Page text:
By relaxing and toning the back muscles, Acupressure makes the spinal adjustments easier and more effective, and the chiropractic results last longer.  In other words, 'sham' or 'placebo' acupuncture generally produces the same effects as 'real' acupuncture and, in some cases, does better." 78 A 2013 meta-analysis found little evidence that the effectiveness of acupuncture on pain compared to sham was modified by the location of the needles, the number of needles used, the experience or technique of the practitioner, or by the circumstances of the sessions. 79 The same analysis also suggested that the number of needles and sessions is important, as greater numbers improved the outcomes of acupuncture compared to non-acupuncture controls. 79 There has been little systematic investigation of which components of an acupuncture session may be important for any therapeutic effect, including needle placement and depth, type and intensity of stimulation, and number of needles used. 76 The research seems to suggest that needles do not need to stimulate the traditionally specified acupuncture points or penetrate the skin to attain an anticipated effect e.g. psychosocial factors. 2 A response to "sham" acupuncture in osteoarthritis may be used in the elderly, but placebos have usually been regarded as deception and thus unethical. 80 However, some physicians and ethicists have suggested circumstances for applicable uses for placebos such as it might present a theoretical advantage of an inexpensive treatment without adverse reactions or interactions with drugs or other medications. 80 As the evidence for most types of alternative medicine such as acupuncture is far from strong, the use of alternative medicine in regular healthcare can present an ethical question. 81 Using the principles of evidence-based medicine to research acupuncture is controversial, and has produced different results. 72 Some research suggests acupuncture can alleviate pain but the majority of research suggests that acupuncture's effects are mainly due to placebo. 9 Evidence suggests that any benefits of acupuncture are short-lasting. 15 There is insufficient evidence to support use of acupuncture compared to mainstream medical treatments . 82 Acupuncture is not better than mainstream treatment in the long term. 75 Publication bias is cited as a concern in the reviews of randomized controlled trials RCTs of acupuncture. 58 83 84 A 1998 review of studies on acupuncture found that trials originating in China, Japan, Hong Kong, and Taiwan were uniformly favourable to acupuncture, as were ten out of eleven studies conducted in Russia. 85 A 2011 assessment of the quality of RCTs on TCM, including acupuncture, concluded that the methodological quality of most such trials including randomization, experimental control, and blinding was generally poor, particularly for trials published in Chinese journals though the quality of acupuncture trials was better than the trials testing TCM remedies. 86 The study also found that trials published in non-Chinese journals tended to be of higher quality. 86 Chinese authors use more Chinese studies, which have been demonstrated to be uniformly positive. 87 A 2012 review of 88 systematic reviews of acupuncture published in Chinese journals found that less than half of these reviews reported testing for publication bias, and that the majority of these reviews were published in journals with impact factors of zero. 88 The conclusions of many trials and numerous systematic reviews of acupuncture are largely inconsistent with each other. 13 A 2011 overview of high-quality Cochrane reviews suggests that acupuncture is effective for certain types of pain. 14 A 2011 systematic review of systematic reviews found that for reducing pain, real acupuncture was no better than sham acupuncture, and concluded that numerous reviews have shown little convincing evidence that acupuncture is an effective treatment for reducing pain. 10 The same review found that neck pain was one of only four types of pain for which a positive effect was suggested, but cautioned that the primary studies used carried a considerable risk of bias. 10 A 2009 overview of Cochrane reviews found acupuncture is not effective for a wide range of conditions, and suggested that it may be effective for only chemotherapy-induced nausea/vomiting, postoperative nausea/vomiting, and idiopathic headache. 13 A 2014 systematic review suggests that the nocebo effect of acupuncture is clinically relevant and that the rate of adverse events may be a gauge of the nocebo effect. 89 According to the 2014 Miller's Anesthesia book, "when compared with placebo, acupuncture treatment has proven efficacy for relieving pain". 45 A 2012 meta-analysis conducted by the Acupuncture Trialists' Collaboration found "relatively modest" efficiency of acupuncture in comparison to sham for the treatment of four different types of chronic pain back and neck pain, knee osteoarthritis, chronic headache, and shoulder pain and on that basis concluded that it "is more than a placebo" and a reasonable referral option. 90 Commenting on this meta-analysis, both Edzard Ernst and David Colquhoun said the results were of negligible clinical significance. 91 92 Edzard Ernst later stated that "I fear that, once we manage to eliminate this bias that operators are not blind … we might find that the effects of acupuncture exclusively are a placebo response." 93 Andrew Vickers , lead author of the original 2012 paper and chair of the Acupuncture Trialists' Collaboration, rejects that analysis, stating that the differences between acupuncture and sham acupuncture are statistically significant. 93 A 2010 systematic review suggested that acupuncture is more than a placebo for commonly occurring chronic pain conditions, but the authors acknowledged that it is still unknown if the overall benefit is clinically meaningful or cost-effective. 94 A 2010 review found real acupuncture and sham acupuncture produce similar improvements, which can only be accepted as evidence against the efficacy of acupuncture. 95 The same review found limited evidence that real acupuncture and sham acupuncture appear to produce biological differences despite similar effects. 95 A 2009 systematic review and meta-analysis found that acupuncture had a small analgesic effect, which appeared to lack any clinical importance and could not be discerned from bias. 16 The same review found that it remains unclear whether acupuncture reduces pain independent of a psychological impact of the needling ritual. 16 A 2016 Cochrane review found moderate quality evidence that real acupuncture was more effective than sham acupuncture or inactive for short-term relief of neck pain measured either upon completion of treatment or at short-term follow-up. 96 A 2013 meta-analysis found that acupuncture was better than no treatment for reducing lower back pain, but not better than sham acupuncture, and concluded that the effect of acupuncture "is likely to be produced by the nonspecific effects of manipulation". 97 A 2013 systematic review found supportive evidence that real acupuncture may be more effective than sham acupuncture with respect to relieving lower back pain , but there were methodological limitations with the studies. 98 A 2013 systematic review found that acupuncture may be effective for nonspecific lower back pain, but the authors noted there were limitations in the studies examined, such as heterogeneity in study characteristics and low methodological quality in many studies. 99 A 2012 systematic review found some supporting evidence that acupuncture was more effective than no treatment for chronic non-specific low back pain; the evidence was conflicting comparing the effectiveness over other treatment approaches. 12 A 2011 overview of Cochrane reviews found inconclusive evidence regarding acupuncture efficacy in treating low back pain. 14 A 2011 systematic review of systematic reviews found that "for chronic low back pain, individualized acupuncture is not better in reducing symptoms than formula acupuncture or sham acupuncture with a toothpick that does not penetrate the skin." 10 A 2010 review found that sham acupuncture was as effective as real acupuncture for chronic low back pain. 2 The specific therapeutic effects of acupuncture were small, whereas its clinically relevant benefits were mostly due to contextual and psychosocial circumstances. 2 Brain imaging studies have shown that traditional acupuncture and sham acupuncture differ in their effect on limbic structures, while at the same time showed equivalent analgesic effects. 2 A 2005 Cochrane review found insufficient evidence to recommend for or against either acupuncture or dry needling for acute low back pain. 100 The same review found low quality evidence for pain relief and improvement compared to no treatment or sham therapy for chronic low back pain only in the short term immediately after treatment. 100 The same review also found that acupuncture is not more effective than conventional therapy and other alternative medicine treatments. 100 Two separate 2016 Cochrane reviews found that acupuncture could be useful in the prophylaxis of tension-type headaches and episodic migraines . 101 102 The 2016 Cochrane review evaluating acupuncture for episodic migraine prevention concluded that true acupuncture had a small effect beyond sham acupuncture and found moderate-quality evidence to suggest that acupuncture is at least similarly effective to prophylactic medications for this purpose. 102 A 2012 review found that acupuncture has demonstrated benefit for the treatment of headaches, but that safety needed to be more fully documented in order to make any strong recommendations in support of its use. 103 A 2009 Cochrane review of the use of acupuncture for migraine prophylaxis treatment concluded that "true" acupuncture was no more efficient than sham acupuncture, but "true" acupuncture appeared to be as effective as, or possibly more effective than routine care in the treatment of migraines, with fewer adverse effects than prophylactic drug treatment. 104 The same review stated that the specific points chosen to needle may be of limited importance. 104 A 2009 Cochrane review found insufficient evidence to support acupuncture for tension-type headaches. 104 The same review found evidence that suggested that acupuncture might be considered a helpful non-pharmacological approach for frequent episodic or chronic tension-type headache. 104 A 2014 review concluded that "current evidence supports the use of acupuncture as an alternative to traditional analgesics in osteoarthritis patients." 105 As of 2014 update , a meta-analysis showed that acupuncture may help osteoarthritis pain but it was noted that the effects were insignificant in comparison to sham needles. 106 A 2013 systematic review and network meta-analysis found that the evidence suggests that acupuncture may be considered one of the more effective physical treatments for alleviating pain due to knee osteoarthritis in the short-term compared to other relevant physical treatments, though much of the evidence in the topic is of poor quality and there is uncertainty about the efficacy of many of the treatments. 107 A 2012 review found "the potential beneficial action of acupuncture on osteoarthritis pain does not appear to be clinically relevant." 75 A 2010 Cochrane review found that acupuncture shows statistically significant benefit over sham acupuncture in the treatment of peripheral joint osteoarthritis; however, these benefits were found to be so small that their clinical significance was doubtful, and "probably due at least partially to placebo effects from incomplete blinding". 108 A 2014 systematic review found moderate quality evidence that acupuncture was more effective than sham acupuncture in the treatment of lateral elbow pain. 109 A 2014 systematic review found that although manual acupuncture was effective at relieving short-term pain when used to treat tennis elbow , its long-term effect in relieving pain was "unremarkable". 110 A 2007 review found that acupuncture was significantly better than sham acupuncture at treating chronic knee pain; the evidence was not conclusive due to the lack of large, high-quality trials. 111 A 2011 overview of Cochrane reviews found inconclusive evidence regarding acupuncture efficacy in treating shoulder pain and lateral elbow pain. 14 Nausea and vomiting and post-operative pain A 2014 overview of systematic reviews found insufficient evidence to suggest that acupuncture is an effective treatment for postoperative nausea and vomiting PONV in a clinical setting. 112 A 2013 systematic review concluded that acupuncture might be beneficial in prevention and treatment of PONV. 113 A 2009 Cochrane review found that stimulation of the P6 acupoint on the wrist was as effective or ineffective as antiemetic drugs and was associated with minimal side effects. 112 114 The same review found "no reliable evidence for differences in risks of postoperative nausea or vomiting after P6 acupoint stimulation compared to antiemetic drugs." 114 A 2014 overview of systematic reviews found insufficient evidence to suggest that acupuncture is effective for surgical or post-operative pain. 112 For the use of acupuncture for post-operative pain, there was contradictory evidence. 112 A 2014 systematic review found supportive but limited evidence for use of acupuncture for acute post-operative pain after back surgery. 115 A 2014 systematic review found that while the evidence suggested acupuncture could be an effective treatment for postoperative gastroparesis , a firm conclusion could not be reached because the trials examined were of low quality. 116 Acupuncture is an unproven treatment for allergic- immunologic conditions. 117 A 2015 meta-analysis suggests that acupuncture might be a good option for people with allergic rhinitis AR, 118 and a number of randomized clinical trials RCTs support the use of acupuncture for AR and itch . 119 There is some evidence that acupuncture might have specific effects on perennial allergic rhinitis PAR, though all of the efficacy studies were small and conclusions should be made with caution. 120 There is mixed evidence for the symptomatic treatment or prevention of AR. 121 For seasonal allergic rhinitis SAR, the evidence failed to demonstrate specific effects for acupuncture. 121 Using acupuncture to treat other allergic conditions such as contact eczema, drug rashes, or anaphylaxis is not recommended. 119 A 2015 Cochrane review found that there is insufficient evidence to determine whether acupuncture is an effective treatment for cancer pain in adults. 122 A 2014 systematic review found that acupuncture may be effective as an adjunctive treatment to palliative care for cancer patients. 123 A 2013 overview of reviews found evidence that acupuncture could be beneficial for people with cancer-related symptoms, but also identified few rigorous trials and high heterogeneity between trials. 124 A 2012 systematic review of randomised clinical trials RCTs using acupuncture in the treatment of cancer pain found that the number and quality of RCTs was too low to draw definite conclusions. 125 A 2014 systematic review reached inconclusive results with regard to the effectiveness of acupuncture for treating cancer-related fatigue. 126 A 2013 systematic review found that acupuncture is an acceptable adjunctive treatment for chemotherapy-induced nausea and vomiting , but that further research with a low risk of bias is needed. 127 A 2013 systematic review found that the quantity and quality of available RCTs for analysis were too low to draw valid conclusions for the effectiveness of acupuncture for cancer-related fatigue . 128 A 2012 systematic review and meta-analysis found very limited evidence regarding acupuncture compared with conventional intramuscular injections for the treatment of hiccups in cancer patients. 129 The methodological quality and amount of RCTs in the review was low. 129 A 2015 systematic review and meta-analysis found some evidence that acupuncture was effective for FD, but also called for further well-designed, long-term studies to be conducted to evaluate its efficacy for this condition. 130 A 2014 Cochrane review found that "it remains unknown whether manual acupuncture or electroacupuncture is more effective or safer than other treatments" for functional dyspepsia FD. 131 A 2014 systematic review and meta-analysis found poor quality evidence for use of acupuncture in infertile men to improve sperm motility, sperm concentration, and the pregnancy rate; the evidence was rated as insufficient to draw any conclusion regarding efficacy. 132 A 2013 Cochrane review found no evidence of acupuncture for improving the success of in vitro fertilization IVF. 133 A 2013 systematic review found no benefit of adjuvant acupuncture for IVF on pregnancy success rates. 134 A 2012 systematic review found that acupuncture may be a useful adjunct to IVF, 135 but its conclusions were rebutted after reevaluation using more rigorous, high quality meta-analysis standards. 136 A 2012 systematic review and meta-analysis found that acupuncture did not significantly improve the outcomes of in vitro fertilization. 137 A 2011 overview of systematic reviews found that the evidence that acupuncture was effective was not compelling for most gynecologic conditions. Some proponents claim acupressure not only treats the energy fields and body but also the mind, emotions, and spirit. Laminated acupuncture charts will create a professional atmosphere in your office - acupressure.com/acupuncture_charts.html . If there is no blockage, you won't feel any effect from pressing the point and won't need to treat it. 16 Relaxing can also help emphasize the effects. 17 Press for the appropriate length of time. Some believe that this stimulation boosts your body's natural painkillers and increases blood flow. Acupuncturists tend to perceive TCM concepts in functional rather than structural terms e.g., as being useful in guiding evaluation and care of patients. 11 There are several different instruments for applying nonspecific pressure by rubbing, rolling, or applying pressure on the reflex zones of the body. If you want to learn … Access full post by Michael Reed Gach, Ph.D. Acupuncture became the most popular alternative medicine in the US. 258 Politicians from the Chinese Communist Party said acupuncture was superstitious and conflicted with the party's commitment to science. 277 Communist Party Chairman Mao Zedong later reversed this position, 277 arguing that the practice was based on scientific principles. 278 In 1971, a New York Times reporter published an article on his acupuncture experiences in China, which led to more investigation of and support for acupuncture. 28 The US President Richard Nixon visited China in 1972 . 279 During one part of the visit, the delegation was shown a patient undergoing major surgery while fully awake, ostensibly receiving acupuncture rather than anesthesia . 279 Later it was found that the patients selected for the surgery had both a high pain tolerance and received heavy indoctrination before the operation; these demonstration cases were also frequently receiving morphine surreptitiously through an intravenous drip that observers were told contained only fluids and nutrients. 279 One patient receiving open heart surgery while awake was ultimately found to have received a combination of three powerful sedatives as well as large injections of a local anesthetic into the wound. 58 After the National Institute of Health expressed support for acupuncture for a limited number of conditions, adoption in the US grew further. 28 In 1972 the first legal acupuncture center in the US was established in Washington DC 280 and in 1973 the American Internal Revenue Service allowed acupuncture to be deducted as a medical expense. 281 In 2006, a BBC documentary Alternative Medicine filmed a patient undergoing open heart surgery allegedly under acupuncture-induced anesthesia. This short video clip will give you hands-on instruction on how to use this recovery point. Students from all over the world utilize acupressure charts by Michael Reed Gach. They should be about 2 inches from the middle of your neck. Learn Large Intestine 4. Other techniques aim at "tonifying" Chinese : 补; pinyin : bǔ or "sedating" Chinese : 泄; pinyin : xiè qi. 53 The former techniques are used in deficiency patterns, the latter in excess patterns. 53 De qi is more important in Chinese acupuncture, while Western and Japanese patients may not consider it a necessary part of the treatment. 39 Acupressure being applied to a hand.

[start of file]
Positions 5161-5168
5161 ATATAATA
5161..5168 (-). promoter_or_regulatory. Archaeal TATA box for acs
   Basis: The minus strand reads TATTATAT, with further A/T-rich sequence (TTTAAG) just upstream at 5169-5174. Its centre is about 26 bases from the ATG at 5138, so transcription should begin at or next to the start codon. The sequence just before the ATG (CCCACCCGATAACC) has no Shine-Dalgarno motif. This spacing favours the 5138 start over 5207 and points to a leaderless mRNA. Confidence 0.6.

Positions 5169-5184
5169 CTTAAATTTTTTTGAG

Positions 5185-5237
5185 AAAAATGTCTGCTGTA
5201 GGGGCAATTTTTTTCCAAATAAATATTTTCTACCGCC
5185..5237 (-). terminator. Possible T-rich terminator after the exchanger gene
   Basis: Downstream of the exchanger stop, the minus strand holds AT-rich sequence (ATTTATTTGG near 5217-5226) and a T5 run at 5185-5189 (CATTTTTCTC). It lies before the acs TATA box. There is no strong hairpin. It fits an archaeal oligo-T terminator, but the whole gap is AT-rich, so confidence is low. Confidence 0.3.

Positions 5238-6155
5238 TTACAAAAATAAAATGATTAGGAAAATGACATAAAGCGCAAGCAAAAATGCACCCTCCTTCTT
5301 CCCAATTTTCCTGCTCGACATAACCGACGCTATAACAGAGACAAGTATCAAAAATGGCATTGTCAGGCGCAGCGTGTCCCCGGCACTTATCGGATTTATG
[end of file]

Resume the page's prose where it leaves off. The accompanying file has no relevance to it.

Through a variety of acupressure methods ranging from light touch, tapping, to simply holding the points, the body's life energy is able to flow and rebalance. In treatment, physical pressure is applied to acupuncture points with the aim of clearing blockages in these meridians. An acupoint can be stimulated with different methods. In fact, Acupressure and chiropractic treatments were originally practice together in ancient China.